We haven’t been able to find any other state that has a carbon tax in statute. Colorado’s is based in HB08-1164, which says the Public Utilities Commission “may give consideration to the likelihood of new environmental regulation and the risk of higher future costs associated with the emission of greenhouse gases such as carbon dioxide when it considers utility proposals to acquire resources.”
HB 1172 would change the wording ever so slightly to the PUC “may give consideration to the existence of new environmental regulation and the costs imposed by current federal law or regulation on the emission of greenhouse gases such as carbon dioxide when it considers utility proposals to acquire resources.”
When the 2008 bill passed, Colorado Conservation Voters explained the passage of HB 1164 this way: “By giving the PUC the ability to use carbon as a value in resource planning decisions, HB 1164 represented the first time that the Colorado General Assembly took a substantive step forwards in giving regulators the tools they need to explicitly address global warming.”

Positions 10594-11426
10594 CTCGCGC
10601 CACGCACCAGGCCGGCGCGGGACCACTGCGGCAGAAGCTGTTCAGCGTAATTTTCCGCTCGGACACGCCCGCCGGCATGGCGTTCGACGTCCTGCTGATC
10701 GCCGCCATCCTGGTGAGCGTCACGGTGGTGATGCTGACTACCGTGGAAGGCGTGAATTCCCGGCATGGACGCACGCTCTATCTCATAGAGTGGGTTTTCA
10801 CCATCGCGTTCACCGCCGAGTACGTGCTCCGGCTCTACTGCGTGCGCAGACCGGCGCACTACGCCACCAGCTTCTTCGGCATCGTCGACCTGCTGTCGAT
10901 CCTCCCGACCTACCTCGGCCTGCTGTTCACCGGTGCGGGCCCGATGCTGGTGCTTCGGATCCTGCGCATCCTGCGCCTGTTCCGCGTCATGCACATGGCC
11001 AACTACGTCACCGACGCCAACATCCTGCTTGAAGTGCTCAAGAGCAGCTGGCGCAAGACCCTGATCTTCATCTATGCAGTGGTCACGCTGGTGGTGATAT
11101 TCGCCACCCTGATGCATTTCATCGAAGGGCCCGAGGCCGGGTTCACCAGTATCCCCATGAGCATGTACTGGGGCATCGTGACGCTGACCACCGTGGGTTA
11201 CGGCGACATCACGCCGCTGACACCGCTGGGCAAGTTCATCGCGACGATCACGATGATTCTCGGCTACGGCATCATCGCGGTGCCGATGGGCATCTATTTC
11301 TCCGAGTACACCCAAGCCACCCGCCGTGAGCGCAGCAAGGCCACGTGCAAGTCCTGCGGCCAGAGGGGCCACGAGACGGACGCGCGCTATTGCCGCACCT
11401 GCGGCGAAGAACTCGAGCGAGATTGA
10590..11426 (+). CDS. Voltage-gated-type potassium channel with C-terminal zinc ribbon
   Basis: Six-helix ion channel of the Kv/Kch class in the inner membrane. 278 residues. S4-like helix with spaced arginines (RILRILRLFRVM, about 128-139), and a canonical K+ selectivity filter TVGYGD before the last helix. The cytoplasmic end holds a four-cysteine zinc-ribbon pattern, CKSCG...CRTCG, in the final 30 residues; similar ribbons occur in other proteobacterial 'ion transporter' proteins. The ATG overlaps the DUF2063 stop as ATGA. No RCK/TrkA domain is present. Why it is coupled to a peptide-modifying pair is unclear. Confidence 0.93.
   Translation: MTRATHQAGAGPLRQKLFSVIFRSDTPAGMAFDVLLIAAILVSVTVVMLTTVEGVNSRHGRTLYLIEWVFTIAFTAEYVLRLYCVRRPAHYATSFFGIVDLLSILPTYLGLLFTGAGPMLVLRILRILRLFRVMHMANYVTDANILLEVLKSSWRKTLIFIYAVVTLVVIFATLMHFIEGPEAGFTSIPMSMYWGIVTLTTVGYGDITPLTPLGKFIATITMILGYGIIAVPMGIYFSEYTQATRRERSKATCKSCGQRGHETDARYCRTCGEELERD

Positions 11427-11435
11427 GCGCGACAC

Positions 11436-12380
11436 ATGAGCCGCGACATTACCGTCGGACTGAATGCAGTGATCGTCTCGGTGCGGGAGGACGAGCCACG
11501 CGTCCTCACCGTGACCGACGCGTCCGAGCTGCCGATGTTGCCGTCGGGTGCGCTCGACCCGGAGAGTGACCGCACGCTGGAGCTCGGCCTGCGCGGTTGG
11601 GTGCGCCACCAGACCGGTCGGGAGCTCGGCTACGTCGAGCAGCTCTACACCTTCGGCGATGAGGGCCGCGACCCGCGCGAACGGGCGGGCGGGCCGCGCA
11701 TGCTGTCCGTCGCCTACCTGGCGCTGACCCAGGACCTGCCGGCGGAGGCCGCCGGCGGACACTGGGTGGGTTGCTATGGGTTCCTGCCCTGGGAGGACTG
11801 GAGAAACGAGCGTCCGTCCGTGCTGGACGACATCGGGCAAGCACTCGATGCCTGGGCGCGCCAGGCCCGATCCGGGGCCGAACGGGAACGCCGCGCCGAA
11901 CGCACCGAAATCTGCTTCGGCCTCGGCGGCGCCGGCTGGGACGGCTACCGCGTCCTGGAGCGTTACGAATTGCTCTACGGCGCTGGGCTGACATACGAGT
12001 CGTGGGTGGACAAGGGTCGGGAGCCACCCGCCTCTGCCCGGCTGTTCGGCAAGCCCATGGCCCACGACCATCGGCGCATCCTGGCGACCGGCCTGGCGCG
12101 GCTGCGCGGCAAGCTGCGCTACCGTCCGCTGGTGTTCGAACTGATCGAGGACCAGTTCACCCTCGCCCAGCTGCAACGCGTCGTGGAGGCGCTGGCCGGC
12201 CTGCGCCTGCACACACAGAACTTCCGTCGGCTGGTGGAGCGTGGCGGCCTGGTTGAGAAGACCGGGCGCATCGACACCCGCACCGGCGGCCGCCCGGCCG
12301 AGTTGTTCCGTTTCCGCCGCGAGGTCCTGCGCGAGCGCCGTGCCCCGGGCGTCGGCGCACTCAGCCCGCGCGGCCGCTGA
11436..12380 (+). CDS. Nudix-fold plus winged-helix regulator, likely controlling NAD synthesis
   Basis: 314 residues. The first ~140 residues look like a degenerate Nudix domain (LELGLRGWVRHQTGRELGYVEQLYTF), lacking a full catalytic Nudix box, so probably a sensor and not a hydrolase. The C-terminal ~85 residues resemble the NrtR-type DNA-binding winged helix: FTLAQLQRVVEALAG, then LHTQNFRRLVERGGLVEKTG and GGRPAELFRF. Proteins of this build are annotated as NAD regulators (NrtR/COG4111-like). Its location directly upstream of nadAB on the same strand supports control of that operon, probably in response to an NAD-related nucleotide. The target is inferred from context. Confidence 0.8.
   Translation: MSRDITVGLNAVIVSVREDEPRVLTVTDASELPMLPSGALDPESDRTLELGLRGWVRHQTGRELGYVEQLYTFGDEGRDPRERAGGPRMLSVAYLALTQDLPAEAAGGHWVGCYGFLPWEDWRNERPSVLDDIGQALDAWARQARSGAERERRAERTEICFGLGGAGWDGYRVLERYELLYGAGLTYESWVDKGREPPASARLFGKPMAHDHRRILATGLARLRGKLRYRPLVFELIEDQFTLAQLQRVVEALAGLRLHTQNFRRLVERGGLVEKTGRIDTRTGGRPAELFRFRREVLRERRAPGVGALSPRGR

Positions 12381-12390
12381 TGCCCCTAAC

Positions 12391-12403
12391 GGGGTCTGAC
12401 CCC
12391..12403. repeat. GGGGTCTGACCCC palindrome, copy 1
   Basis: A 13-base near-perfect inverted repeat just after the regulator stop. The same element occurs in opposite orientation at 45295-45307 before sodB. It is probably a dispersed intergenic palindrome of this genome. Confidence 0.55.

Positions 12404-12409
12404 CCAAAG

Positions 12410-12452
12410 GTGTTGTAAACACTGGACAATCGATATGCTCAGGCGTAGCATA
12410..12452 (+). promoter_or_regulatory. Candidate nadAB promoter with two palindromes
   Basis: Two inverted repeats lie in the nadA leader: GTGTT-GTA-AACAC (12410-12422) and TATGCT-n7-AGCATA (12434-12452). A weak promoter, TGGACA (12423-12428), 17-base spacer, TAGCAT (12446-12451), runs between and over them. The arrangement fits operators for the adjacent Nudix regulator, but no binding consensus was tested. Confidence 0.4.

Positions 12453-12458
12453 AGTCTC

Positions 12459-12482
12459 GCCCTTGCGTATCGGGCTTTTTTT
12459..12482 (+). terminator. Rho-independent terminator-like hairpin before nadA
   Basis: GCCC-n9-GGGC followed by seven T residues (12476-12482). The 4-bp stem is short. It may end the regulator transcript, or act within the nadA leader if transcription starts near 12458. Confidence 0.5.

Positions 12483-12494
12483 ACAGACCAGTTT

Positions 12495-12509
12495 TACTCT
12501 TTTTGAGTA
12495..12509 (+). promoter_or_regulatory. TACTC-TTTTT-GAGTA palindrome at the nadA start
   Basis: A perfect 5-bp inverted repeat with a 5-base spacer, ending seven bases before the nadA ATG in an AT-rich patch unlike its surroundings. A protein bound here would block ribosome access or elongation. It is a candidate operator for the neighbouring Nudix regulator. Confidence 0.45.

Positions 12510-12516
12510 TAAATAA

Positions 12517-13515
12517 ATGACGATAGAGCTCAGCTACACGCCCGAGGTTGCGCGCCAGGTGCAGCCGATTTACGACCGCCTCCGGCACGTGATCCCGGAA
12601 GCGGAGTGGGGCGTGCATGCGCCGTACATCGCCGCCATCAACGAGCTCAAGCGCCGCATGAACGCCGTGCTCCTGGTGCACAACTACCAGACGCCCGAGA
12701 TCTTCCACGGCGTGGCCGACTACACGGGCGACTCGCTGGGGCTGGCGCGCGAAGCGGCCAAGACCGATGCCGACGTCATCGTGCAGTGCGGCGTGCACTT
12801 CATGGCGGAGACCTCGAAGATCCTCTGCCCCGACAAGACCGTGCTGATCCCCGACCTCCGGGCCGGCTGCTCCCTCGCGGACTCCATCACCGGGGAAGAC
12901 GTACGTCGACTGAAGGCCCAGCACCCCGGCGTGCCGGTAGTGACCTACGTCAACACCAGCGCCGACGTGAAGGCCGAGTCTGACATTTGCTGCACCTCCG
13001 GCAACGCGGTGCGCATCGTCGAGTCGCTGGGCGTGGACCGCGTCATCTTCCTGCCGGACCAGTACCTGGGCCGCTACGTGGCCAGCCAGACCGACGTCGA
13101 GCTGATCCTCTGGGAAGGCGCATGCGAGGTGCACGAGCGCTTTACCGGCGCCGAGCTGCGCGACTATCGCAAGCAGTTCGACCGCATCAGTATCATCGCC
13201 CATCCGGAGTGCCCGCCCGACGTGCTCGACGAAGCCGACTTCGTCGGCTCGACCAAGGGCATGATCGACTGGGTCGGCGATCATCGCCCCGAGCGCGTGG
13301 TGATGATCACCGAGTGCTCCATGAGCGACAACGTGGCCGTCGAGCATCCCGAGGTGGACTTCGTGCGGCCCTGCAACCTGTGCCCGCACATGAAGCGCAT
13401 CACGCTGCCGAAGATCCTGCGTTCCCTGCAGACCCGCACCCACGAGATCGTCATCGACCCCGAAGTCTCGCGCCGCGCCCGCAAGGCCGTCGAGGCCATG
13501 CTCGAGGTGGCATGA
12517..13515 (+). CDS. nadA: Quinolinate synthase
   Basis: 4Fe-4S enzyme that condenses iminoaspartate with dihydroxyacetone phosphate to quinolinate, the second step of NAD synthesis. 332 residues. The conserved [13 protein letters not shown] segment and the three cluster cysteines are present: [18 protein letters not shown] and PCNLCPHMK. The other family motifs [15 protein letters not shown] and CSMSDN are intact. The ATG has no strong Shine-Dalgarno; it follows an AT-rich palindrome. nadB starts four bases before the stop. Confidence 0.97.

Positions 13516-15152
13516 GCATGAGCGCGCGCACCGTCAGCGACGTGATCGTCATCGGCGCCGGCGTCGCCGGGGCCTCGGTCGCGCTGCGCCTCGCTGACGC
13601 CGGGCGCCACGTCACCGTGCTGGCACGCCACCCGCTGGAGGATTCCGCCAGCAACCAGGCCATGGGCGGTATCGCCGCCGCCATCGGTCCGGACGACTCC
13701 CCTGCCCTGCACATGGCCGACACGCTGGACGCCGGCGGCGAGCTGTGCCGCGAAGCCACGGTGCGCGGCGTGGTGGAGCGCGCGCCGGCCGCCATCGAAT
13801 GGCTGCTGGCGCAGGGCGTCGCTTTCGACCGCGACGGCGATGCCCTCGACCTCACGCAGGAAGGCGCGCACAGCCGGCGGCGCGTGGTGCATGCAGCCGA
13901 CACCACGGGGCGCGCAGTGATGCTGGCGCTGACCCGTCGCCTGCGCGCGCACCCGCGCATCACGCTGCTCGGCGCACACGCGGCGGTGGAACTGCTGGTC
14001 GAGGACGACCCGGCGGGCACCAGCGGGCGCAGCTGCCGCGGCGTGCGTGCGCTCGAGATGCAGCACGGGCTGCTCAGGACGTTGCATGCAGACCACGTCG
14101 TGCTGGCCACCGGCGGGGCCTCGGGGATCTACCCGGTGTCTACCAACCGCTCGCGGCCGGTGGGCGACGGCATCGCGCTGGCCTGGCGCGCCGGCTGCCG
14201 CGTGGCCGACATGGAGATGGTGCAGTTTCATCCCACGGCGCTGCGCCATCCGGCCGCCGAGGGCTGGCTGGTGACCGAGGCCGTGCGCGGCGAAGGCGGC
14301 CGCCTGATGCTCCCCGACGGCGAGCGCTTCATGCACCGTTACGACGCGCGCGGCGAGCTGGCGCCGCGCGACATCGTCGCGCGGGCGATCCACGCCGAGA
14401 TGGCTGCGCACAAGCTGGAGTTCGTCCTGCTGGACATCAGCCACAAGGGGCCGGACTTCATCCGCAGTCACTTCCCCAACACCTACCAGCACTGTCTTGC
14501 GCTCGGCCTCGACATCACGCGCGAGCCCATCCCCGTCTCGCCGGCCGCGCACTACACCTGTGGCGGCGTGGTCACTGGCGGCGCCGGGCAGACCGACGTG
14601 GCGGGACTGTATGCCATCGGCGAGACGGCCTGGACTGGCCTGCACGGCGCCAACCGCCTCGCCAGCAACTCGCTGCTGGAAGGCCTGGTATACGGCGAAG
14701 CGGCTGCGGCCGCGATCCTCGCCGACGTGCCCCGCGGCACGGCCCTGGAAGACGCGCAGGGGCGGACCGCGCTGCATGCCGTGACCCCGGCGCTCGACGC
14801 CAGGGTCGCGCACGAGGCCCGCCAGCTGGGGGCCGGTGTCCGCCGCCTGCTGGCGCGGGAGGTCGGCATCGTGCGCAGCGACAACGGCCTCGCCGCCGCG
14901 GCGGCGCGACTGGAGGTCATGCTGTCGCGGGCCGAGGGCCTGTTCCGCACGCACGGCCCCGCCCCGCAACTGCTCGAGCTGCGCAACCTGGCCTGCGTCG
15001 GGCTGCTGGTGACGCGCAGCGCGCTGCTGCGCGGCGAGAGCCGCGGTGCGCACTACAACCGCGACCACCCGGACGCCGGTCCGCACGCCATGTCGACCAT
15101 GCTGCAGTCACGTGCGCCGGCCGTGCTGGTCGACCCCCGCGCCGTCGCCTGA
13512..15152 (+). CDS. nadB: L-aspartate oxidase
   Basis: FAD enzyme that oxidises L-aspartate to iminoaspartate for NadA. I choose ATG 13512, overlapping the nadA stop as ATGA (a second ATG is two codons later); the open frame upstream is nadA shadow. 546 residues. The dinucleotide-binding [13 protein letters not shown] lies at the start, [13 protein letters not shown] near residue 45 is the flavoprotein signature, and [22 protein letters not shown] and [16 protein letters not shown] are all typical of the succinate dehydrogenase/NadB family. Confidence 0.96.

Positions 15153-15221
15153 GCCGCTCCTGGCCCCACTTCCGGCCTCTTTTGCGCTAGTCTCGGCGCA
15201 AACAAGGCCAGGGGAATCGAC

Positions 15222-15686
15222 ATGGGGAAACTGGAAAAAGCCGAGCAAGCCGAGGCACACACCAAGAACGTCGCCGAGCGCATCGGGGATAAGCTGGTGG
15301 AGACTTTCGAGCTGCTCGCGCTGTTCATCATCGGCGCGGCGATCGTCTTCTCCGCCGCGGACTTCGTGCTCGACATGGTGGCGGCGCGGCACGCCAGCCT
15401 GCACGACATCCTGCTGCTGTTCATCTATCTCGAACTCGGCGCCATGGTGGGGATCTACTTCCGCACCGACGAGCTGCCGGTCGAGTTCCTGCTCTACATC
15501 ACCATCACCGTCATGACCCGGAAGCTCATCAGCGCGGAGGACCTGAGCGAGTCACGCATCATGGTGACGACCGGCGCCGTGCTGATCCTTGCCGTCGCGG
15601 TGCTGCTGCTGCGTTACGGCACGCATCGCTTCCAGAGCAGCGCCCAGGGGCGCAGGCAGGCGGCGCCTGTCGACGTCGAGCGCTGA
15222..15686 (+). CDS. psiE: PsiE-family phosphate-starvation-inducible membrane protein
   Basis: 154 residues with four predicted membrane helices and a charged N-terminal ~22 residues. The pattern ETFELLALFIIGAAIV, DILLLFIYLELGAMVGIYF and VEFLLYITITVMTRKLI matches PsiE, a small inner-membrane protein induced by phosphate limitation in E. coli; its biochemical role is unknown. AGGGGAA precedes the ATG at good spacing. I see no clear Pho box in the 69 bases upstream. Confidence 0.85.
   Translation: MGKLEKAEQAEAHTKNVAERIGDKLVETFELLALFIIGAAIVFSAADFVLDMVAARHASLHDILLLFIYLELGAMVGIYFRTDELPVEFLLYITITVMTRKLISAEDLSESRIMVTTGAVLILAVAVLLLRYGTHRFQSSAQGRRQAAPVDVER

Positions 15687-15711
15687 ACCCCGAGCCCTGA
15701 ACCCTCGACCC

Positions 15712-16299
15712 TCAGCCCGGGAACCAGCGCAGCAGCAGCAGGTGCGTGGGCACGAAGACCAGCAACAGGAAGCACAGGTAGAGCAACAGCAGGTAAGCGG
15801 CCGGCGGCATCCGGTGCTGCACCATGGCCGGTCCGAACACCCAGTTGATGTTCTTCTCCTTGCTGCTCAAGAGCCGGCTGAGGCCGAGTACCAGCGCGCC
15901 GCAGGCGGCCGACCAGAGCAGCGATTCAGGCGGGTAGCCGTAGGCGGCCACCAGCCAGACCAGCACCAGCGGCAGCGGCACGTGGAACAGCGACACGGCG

It is a selective, regressive tax – selective on resource fossil fuels and selective on customers (Xcel Energy), although pass through costs affect almost everyone in the state.
To tax or not to tax?
While it’s prudent for the PUC to consider the risks of Congress passing a cap-and-trade scheme that would put a price on carbon, it is, in equal measure, rash to include the cost of a federal carbon tax in resource planning that covers a time frame in which these costs don’t exist.
Ratepayers already are saddled with costs that do exist — $1.1 million for Xcel executives to travel via private jet. Or just in the last two months, $64,243.38 to lobby the Colorado state legislature, part of which is to kill this bill. Have you ever wondered where the “carbon tax” goes? Does Xcel cut a check to the state of Colorado or to the federal government? No. It doesn’t.
To its credit, the PUC staff registered second thoughts about the application of a carbon tax. Alluding to the $20 ton carbon tax during hearings for Xcel’s 2010 renewable energy compliance plan, PUC staff witness William Dalton expressed concern about “including costs that do not exist.”
But even Xcel Energy doesn’t believe that a carbon tax will be passed at the federal level any time soon.
As early as June 2010, Xcel petitioned the PUC for permission to renege on a commitment to build a 250 megawatt solar thermal power plant due to “changed circumstances,” among which the utility cited “the expectation that carbon legislation won’t be enacted for several years,” which would, “erode the economics of solar thermal” [Direct Testimony James F Hill, Xcel Witness, 4 June 2010, Docket 10A-377E]